• that the proposed measures are not compliant with EU regulation.

The Ministry for Environment and Food has calculated that Denmark will reduce its nitrogen emissions during the next five years as a result of the proposed package. The method of calculation was criticised by scientists who believe that the ministry did not take into account outside factors. Further, the ministry was criticised for its calculation of the 2016-baseline effect because it included the effects of the previous three years.

The ministry believes that the proposed measures fully comply with the EU directives relating to the protection of the environment, including waterways. However, due to the paradigm shift, the ministry has stated that a full legal assessment of the package's relationship with EU regulations cannot be carried out. If the European Commission raises concerns over the new regulation model, the political parties behind the package are willing to adapt it to meet EU requirements.

Several Danish non-government organisations and opposition parties believe that the package is non-compliant with EU regulation, specifically:

  • the EU Water Framework Directive – criticism relates to the nitrogen emissions calculation, as this directive imposes an obligation to keep the water environment in good ecological condition and reduce nitrogen emissions;
  • the EU Habitats Directive and the protection of Natura-2000 areas – the main point of concern is that the increased use of fertiliser will have a negative impact on endangered species of flora and fauna; and
  • the EU Nitrates Directive – it is claimed that the increased use of fertiliser will have a negative impact on the level of nitrate in groundwater and other water environments.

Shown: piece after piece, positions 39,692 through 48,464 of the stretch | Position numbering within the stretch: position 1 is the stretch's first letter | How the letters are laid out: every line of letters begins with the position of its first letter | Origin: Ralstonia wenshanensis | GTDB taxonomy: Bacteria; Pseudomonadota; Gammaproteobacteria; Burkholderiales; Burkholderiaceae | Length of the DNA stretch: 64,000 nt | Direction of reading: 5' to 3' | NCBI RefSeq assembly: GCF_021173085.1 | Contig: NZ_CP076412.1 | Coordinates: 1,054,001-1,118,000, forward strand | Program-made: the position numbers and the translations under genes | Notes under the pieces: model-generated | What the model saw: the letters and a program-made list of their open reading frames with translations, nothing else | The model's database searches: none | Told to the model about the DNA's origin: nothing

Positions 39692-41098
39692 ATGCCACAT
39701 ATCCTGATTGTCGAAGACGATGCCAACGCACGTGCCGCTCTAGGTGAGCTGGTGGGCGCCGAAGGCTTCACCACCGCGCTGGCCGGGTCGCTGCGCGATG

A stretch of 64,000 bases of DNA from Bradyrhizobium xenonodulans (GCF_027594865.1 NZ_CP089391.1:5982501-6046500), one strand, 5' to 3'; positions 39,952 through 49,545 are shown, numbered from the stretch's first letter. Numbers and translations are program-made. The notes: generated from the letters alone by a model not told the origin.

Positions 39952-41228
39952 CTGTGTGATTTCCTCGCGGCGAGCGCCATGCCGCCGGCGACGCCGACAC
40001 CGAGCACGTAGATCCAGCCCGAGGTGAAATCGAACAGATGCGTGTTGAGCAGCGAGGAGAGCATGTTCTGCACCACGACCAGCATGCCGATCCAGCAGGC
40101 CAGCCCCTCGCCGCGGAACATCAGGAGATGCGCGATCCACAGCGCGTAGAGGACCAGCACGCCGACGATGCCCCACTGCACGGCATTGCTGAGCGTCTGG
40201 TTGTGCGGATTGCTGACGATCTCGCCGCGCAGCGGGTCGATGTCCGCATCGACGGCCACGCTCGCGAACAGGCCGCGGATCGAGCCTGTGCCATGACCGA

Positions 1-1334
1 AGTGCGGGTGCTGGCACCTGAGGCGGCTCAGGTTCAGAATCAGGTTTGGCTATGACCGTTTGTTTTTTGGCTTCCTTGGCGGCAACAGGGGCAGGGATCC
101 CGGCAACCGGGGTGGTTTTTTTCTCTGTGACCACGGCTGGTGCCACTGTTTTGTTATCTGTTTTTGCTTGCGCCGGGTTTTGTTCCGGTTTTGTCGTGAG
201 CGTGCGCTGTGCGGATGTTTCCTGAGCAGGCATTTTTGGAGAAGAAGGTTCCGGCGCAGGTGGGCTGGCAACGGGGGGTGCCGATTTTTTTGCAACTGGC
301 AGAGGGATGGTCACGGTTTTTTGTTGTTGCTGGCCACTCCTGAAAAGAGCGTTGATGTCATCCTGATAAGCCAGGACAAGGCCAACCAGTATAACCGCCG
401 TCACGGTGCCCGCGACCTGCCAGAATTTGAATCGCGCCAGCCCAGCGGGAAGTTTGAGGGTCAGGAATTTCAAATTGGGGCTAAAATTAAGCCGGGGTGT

To combat any negative environmental effects, the government has proposed to implement voluntary measures. It is questionable whether the European Union will accept this as a valid argument, as the authorities bear the burden of proof that general protection against negative environmental impacts has been established – a burden that may be hard to lift with a voluntary measure.

However, a prominent environmental law scholar has stated that it is likely that the package on foodstuffs and agriculture complies with EU law, because it amends a legislative regime that is likely contrary to EU law.


It remains to be seen whether the European Commission will take action against the proposed measures, but several non-government organisations have already written to the European Commission expressing their concerns over the environmental impacts of the new legislative package.

Should the European Commission be of the same opinion as the non-government organisations, it will not be the first time that Denmark is found to be non-compliant with EU environmental regulations. In 2014 it was found not to have lived up to its obligation under the EU Water Framework Directive when it failed to enact valid water plans.

For further information on this topic please contact Søren Stenderup Jensen at Plesner by telephone (+45 33 12 11 33) or email ( The Plesner website can be accessed at

This article was first published by the International Law Office, a premium online legal update service for major companies and law firms worldwide. Register for a free subscription.